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One district's situation
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8/27/2010 at 4:21:53 PM GMT
Posts: 120
One district's situation
Floyd Pentlin and I visited with a group of elementary school librarians earlier this month, and they shared with us some of the recent decisions affecting their work:
  • Library aides are gone
  • Librarians will teach technology courses in computer labs
  • Teachers will check out books when librarians are not available
  • Librarians will have fixed schedules to accommodate their new teaching duties
  • Librarians will have very limited time for planning, managing library program, managing collections, purchasing new materials, collaborating with teachers.
These decisions are driven by budget constraints. Already these librarians are thinking about how to manage when they have very little hands-on time in their library. One librarian had already created signs to post on book trucks near the circulation desk to help teachers sort books as they check them in. They have written up clear step-by-step instructions to help those teachers with the check-out process. They have created new signs for bookshelves to help teachers and students browse for books of interest. 

We all recognize that this is not an ideal situation. It seriously limits the time available to teach information literacy skills, to read to the younger children, to reinforce classroom learning with library-based activities, to host reading promotion projects--at least in the ways we've always done them in the past.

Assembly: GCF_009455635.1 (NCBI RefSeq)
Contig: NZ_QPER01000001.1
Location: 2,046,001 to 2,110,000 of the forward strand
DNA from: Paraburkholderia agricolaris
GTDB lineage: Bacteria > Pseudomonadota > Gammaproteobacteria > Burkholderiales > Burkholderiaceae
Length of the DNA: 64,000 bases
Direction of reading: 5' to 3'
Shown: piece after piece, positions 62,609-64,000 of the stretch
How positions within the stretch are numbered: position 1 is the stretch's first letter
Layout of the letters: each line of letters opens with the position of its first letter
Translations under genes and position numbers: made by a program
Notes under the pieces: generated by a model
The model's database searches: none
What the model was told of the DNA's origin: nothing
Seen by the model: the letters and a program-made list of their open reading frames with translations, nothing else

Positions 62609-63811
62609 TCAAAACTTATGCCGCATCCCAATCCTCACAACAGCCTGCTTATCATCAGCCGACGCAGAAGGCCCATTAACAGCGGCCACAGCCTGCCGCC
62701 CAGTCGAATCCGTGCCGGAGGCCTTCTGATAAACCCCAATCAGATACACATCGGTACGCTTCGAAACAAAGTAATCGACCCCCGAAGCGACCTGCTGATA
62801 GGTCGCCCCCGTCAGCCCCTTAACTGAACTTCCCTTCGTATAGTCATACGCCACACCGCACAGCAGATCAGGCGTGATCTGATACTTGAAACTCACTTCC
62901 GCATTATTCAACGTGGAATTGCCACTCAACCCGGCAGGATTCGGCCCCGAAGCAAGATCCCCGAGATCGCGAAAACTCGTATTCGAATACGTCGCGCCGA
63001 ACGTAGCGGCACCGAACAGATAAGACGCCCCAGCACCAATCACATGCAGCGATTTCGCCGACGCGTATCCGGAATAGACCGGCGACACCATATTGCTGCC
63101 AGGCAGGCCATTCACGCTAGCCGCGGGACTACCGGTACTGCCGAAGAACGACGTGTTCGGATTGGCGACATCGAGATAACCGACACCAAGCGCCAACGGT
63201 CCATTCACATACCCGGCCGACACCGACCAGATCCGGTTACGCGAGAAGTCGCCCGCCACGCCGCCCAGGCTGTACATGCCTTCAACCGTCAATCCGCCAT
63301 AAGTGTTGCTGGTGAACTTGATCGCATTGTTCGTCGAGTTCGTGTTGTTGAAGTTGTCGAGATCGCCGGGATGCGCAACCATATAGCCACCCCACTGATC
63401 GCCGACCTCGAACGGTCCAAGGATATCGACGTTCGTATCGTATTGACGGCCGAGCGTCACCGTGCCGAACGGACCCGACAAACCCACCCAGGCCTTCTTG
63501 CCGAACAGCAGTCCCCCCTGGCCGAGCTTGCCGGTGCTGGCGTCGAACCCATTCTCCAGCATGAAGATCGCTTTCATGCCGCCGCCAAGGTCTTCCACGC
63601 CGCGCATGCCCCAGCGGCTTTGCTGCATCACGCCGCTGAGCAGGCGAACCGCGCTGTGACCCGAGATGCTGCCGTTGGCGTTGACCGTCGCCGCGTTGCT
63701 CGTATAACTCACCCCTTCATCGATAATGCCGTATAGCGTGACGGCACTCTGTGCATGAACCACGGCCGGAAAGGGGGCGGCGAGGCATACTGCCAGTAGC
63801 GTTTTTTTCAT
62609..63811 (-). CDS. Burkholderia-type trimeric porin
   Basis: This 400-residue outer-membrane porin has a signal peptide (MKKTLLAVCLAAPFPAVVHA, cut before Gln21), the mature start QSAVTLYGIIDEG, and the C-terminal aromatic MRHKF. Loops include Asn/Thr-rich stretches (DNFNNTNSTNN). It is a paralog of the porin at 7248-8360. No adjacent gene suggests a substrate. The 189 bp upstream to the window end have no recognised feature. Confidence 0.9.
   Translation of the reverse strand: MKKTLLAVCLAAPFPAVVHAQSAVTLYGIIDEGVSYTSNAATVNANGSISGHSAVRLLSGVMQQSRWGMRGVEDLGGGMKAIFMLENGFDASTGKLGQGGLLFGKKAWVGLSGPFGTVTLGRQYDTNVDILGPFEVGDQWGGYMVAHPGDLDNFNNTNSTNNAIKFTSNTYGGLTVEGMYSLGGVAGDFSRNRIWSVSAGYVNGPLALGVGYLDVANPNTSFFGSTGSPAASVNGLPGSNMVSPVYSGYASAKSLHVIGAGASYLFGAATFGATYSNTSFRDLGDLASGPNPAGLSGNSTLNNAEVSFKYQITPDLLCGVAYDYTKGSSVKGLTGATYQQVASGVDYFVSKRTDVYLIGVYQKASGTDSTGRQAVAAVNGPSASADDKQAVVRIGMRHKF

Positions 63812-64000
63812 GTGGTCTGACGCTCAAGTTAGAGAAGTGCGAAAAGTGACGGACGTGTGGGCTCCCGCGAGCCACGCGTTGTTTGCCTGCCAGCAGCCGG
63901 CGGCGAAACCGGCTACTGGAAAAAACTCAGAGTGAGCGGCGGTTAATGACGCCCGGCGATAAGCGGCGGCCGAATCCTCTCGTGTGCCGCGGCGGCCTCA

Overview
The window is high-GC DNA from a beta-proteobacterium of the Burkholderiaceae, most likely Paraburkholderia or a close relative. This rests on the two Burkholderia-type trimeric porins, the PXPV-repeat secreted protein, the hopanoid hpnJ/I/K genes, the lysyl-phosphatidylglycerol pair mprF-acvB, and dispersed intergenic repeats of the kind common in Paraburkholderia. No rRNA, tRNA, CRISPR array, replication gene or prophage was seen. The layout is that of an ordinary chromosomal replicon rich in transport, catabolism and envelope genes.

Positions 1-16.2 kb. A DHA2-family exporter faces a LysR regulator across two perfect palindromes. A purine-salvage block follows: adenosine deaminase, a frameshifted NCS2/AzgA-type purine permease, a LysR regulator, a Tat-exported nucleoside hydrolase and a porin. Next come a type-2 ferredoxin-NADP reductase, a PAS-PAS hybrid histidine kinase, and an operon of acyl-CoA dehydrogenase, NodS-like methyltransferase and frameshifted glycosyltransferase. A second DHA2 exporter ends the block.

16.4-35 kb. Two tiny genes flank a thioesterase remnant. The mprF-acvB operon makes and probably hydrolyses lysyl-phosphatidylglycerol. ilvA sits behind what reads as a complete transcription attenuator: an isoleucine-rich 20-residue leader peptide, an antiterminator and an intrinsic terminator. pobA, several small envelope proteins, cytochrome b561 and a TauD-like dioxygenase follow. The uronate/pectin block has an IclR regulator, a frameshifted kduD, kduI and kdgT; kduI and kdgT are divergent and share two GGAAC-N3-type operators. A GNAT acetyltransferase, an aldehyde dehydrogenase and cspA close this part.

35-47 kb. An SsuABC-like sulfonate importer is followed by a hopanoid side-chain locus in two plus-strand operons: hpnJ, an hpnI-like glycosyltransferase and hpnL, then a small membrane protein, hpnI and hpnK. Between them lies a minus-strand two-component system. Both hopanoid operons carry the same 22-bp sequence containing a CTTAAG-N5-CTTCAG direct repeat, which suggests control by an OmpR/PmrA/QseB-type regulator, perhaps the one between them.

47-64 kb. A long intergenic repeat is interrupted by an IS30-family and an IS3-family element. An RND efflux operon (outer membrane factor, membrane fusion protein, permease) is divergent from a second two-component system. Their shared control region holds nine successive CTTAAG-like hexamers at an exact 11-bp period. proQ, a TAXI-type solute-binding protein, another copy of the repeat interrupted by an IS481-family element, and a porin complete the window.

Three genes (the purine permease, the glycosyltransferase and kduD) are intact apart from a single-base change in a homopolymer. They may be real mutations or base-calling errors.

If you face a similar situation this year and you have developed ways to support your students and teachers anyhow, share your ideas with us. If you have created resources, you can attach that document to your message. If you have created a web site, please include the link in your message. Let's help each other through these tough times!

Sincerely,

Pat Antrim
MASL President


Patricia Antrim
MASL Past President 2011-2012
University of Central Missouri
Warrensburg, MO 64093
Phone (660) 543-8633
Fax (660) 543-4164
antrim@ucmo.edu


9/2/2010 at 3:23:39 PM GMT

Here are some issues I am facing and how I am doing my best to make the library the best it can be in tough times.

 

1. Principal asked all to buy items that are for long term not short term supplies.

Solutions:

I ordered rechargable batteries instead of throw aways.

Our industrial arts classes are designing and putting together our new shelving instead of ordering new. I explained to them what sizes would be needed from depth to height to length and the teacher explained to them how they could save material waste by adapting it just a few inches. I am looking forward to getting mynew shelving!

Tech support for our software program is no longer paid through repair; therefore, I am having to take it out of resource budget. I have cut back in this area on resource renewals that are not utilized as much, for example preview ordering, ASCD renewal, and other nonessential print materials.

2. My class sizes have doubled and I no longer have a conference hour.

Solution:

I chose to close the library for 20 minutes for lunch on a set schedule so I can get my break. Students who have my class read for the first fifteen minutes of class so this allows me some time to do other small projects before classes start coming in.

Our library now has a separate computer lab in the back room so I am able to work with students in the library separately from the large classes that come in with a teacher.

I do not take calls from salesmen during the day to protect instruction time.

Students are "put to work" with tasks that are time demanding, like straightening shelves, processing new orders, weeding some books (with my final approval) putting covers on jackets, etc.

 

 

 



9/2/2010 at 7:29:45 PM GMT
Posts: 120
Jane's list of solutions